The Church of Jesus Christ of Latter-day Saints posted an official statement on Friday denouncing its previous theories that black skin color is a sign of a divine curse, or that black people are descended from the biblical figure Cain, and said that its past ban on black priests stemmed from an announcement from former church president Brigham Young in 1852.
"The Church disavows the theories advanced in the past that black skin is a sign of divine disfavor or curse, or that it reflects actions in a premortal life; that mixed-race marriages are a sin; or that blacks or people of any other race or ethnicity are inferior in any way to anyone else," the 2,000 word statement on the official church website read. "Church leaders today unequivocally condemn all racism, past and present, in any form."
While the ban on black priests was lifted in 1978, The Associated Press and other sources have pointed out that there had never been much in the way of explanation from the church for its past stance. more >>
Hoping to challenge his congregation's beliefs on poverty, a Mormon Bishop transformed himself into a homeless man and loitered outside the church before service started last Sunday.
With the help of a makeup artist friend, the Utah-based David Musselman adopted a disguise that added mutton-chops, dark bags under his eyes and disfigured teeth. He added a crutch and then waited outside to see his church's response.
While Musselman had braced himself for a mean response from passerbyers, "what surprised me the most was the reaction of indifference." more >>
A prominent atheist organization has said that the state of Utah is afraid of the Mormon church after the group had significant trouble having pro-atheist billboards posted in Salt Lake City.
The American Atheists organization recently tried to have three to five billboards posted near Salt Lake City's downtown area to notify residents of the early bird September rates for its upcoming conference, taking place April 17 to 20 at the Salt Lake City's downtown Hilton hotel. Although the organization reportedly called nine locally-based advertising companies to help with the billboards, they only received two call backs.
"What this really communicates to us is the stranglehold that the Mormon church has on the community in Utah," Dave Muscato, the American Atheists public relations director, told The Salt Lake Tribune. "It reminds me of the Mafia in Italy. They don't even have to make threats. People just know that they're supposed to be afraid." more >>
The state of Utah defended its ban on same-sex marriage in court on Friday, arguing that the 2004 constitutional amendment recognizing only traditional marriage proves the state's interest in promoting "responsible procreation." The state also argued that its "child-centric" culture grants it the right to assert the "age-old and still predominant" traditional definition of marriage.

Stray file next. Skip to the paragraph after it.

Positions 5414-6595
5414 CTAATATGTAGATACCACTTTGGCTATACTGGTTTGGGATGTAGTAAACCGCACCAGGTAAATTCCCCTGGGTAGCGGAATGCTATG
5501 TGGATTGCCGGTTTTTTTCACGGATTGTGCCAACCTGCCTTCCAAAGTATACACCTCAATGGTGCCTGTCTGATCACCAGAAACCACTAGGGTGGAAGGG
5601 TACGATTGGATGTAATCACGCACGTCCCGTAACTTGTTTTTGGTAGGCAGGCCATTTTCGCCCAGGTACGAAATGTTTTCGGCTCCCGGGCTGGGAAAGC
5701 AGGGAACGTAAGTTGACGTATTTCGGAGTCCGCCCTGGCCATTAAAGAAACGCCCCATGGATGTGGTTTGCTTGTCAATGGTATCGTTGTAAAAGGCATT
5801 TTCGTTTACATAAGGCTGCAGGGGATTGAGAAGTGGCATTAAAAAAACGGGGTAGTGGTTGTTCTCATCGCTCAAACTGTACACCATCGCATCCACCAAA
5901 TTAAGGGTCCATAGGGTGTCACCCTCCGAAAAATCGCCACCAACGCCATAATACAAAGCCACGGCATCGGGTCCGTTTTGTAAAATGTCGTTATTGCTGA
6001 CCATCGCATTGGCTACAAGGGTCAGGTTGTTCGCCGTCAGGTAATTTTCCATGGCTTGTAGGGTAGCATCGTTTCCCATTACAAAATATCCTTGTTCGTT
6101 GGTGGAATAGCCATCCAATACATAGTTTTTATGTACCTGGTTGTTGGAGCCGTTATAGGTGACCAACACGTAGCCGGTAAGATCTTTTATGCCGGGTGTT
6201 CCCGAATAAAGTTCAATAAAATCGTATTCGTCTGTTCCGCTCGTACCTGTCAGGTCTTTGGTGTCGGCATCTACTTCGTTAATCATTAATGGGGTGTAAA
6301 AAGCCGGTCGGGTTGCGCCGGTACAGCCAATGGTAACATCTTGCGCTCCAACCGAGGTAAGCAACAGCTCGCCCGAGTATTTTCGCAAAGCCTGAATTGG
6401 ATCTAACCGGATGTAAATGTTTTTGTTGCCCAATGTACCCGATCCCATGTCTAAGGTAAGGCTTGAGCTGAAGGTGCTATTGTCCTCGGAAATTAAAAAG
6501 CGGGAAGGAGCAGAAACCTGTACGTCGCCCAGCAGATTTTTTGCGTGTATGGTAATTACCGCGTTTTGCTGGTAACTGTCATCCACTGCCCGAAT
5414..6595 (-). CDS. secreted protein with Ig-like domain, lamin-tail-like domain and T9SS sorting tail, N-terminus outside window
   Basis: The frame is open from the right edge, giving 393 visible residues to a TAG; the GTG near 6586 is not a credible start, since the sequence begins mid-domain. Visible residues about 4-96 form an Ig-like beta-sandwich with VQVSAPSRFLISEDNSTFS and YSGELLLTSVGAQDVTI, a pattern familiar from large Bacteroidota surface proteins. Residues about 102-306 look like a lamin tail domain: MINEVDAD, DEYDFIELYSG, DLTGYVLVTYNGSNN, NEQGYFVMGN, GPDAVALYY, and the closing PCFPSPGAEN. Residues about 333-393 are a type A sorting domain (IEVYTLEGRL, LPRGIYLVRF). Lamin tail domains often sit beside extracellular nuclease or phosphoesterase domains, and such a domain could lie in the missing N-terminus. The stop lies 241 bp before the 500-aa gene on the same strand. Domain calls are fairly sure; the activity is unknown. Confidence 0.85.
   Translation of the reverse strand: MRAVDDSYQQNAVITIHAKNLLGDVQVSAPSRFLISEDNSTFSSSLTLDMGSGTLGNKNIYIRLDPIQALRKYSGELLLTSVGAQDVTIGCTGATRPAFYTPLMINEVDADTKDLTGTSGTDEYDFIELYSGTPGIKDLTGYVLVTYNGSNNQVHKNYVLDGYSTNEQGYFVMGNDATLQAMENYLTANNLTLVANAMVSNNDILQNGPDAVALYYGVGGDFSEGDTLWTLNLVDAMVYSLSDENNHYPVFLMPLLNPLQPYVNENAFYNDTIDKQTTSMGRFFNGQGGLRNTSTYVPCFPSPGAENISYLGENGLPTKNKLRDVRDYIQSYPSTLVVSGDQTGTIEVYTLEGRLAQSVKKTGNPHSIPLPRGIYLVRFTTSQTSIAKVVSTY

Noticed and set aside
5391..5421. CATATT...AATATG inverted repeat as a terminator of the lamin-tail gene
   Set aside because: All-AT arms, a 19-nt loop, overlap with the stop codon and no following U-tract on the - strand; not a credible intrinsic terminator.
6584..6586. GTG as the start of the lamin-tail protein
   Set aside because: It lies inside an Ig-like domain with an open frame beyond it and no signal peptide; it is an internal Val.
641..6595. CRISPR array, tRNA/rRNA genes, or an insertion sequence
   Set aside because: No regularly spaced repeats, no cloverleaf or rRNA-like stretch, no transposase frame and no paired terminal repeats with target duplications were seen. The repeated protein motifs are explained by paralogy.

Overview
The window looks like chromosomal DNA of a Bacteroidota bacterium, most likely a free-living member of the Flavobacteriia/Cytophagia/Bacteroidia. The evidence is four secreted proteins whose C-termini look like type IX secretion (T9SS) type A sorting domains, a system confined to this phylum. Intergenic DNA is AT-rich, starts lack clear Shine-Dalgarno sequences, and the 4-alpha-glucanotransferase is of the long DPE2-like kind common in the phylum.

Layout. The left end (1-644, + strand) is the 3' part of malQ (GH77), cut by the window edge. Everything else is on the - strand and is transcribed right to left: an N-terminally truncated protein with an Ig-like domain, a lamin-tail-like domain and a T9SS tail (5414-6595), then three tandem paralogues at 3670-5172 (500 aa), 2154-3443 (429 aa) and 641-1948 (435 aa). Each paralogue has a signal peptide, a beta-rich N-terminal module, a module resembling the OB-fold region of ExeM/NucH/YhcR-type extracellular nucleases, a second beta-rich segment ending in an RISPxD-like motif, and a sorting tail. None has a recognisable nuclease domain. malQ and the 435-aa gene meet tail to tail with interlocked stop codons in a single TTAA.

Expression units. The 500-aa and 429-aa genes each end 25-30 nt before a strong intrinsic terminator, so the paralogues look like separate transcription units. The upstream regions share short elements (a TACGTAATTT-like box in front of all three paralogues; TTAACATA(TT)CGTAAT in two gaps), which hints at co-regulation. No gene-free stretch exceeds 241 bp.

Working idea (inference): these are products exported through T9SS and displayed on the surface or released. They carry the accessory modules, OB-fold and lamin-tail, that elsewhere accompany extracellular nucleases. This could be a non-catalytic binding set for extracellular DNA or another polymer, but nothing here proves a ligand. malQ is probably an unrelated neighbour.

The comments were made Friday by lawyers for the state to U.S. District Judge Robert J. Shelby of Salt Lake City. The state is requesting that Shelby grant a summary judgment in the federal court case Kitchen vs. Herbert, in which three same-sex couples are charging that the state's 2004, voter-approved constitutional amendment banning same-sex marriage, is unconstitutional.
The plaintiffs, including Derek Kitchen and Moudi Sbeity; Karen Archer and Kate Call; and Laurie Wood and Kody Partridge, argue that the ban, known as Amendment 3, practices discrimination against same-sex couples in the state as it denies what they see to be the basic, fundamental right to marriage. The state's Amendment 3 not only constitutionally bans same-sex marriage in the state but also refuses to recognize same-sex marriages from other states. Supporters of the Amendment have argued it does not discriminate against anyone as all people have the "right to marry," but simply that marriage, by definition, is a union between one man and one woman. more >>
Defying orders from the country's largest Boy Scouts council, members and adult volunteers of the youth organization chose to wear their Boy Scouts uniforms while marching in Utah's gay pride parade last Sunday.
The Utah Pride Festival Parade took place 10 days after the Boy Scouts delegates voted by 61 percent to lift the organization's ban on openly gay members at its annual meeting in Grapevine, Texas.
The Great Salt Lake Council had forbidden Boy Scouts members from wearing their uniforms in the pride parade due to the organization's guidelines, which prohibit advocating a political or social agenda. more >>
As it prepares to vote on its ban of openly gay members in May, the Boy Scouts of America youth organization recently rejected an application for troop sponsorship by the Utah Pride Center, an LGBT advocacy group based in Salt Lake City, Utah.
Boy Scouts of America said in statement to multiple media outlets that it is currently focusing on an "internal discussion about its membership standards," and did not believe the Utah Pride Center's chartering of a troop would be beneficial to the organization.
"The BSA is engaged in an internal discussion about its membership standards policy and is working to stay focused on Scouting's mission," Deron Smith, public relations director for the century-old youth organization, said in an emailed statement to The Salt Lake Tribune. more >>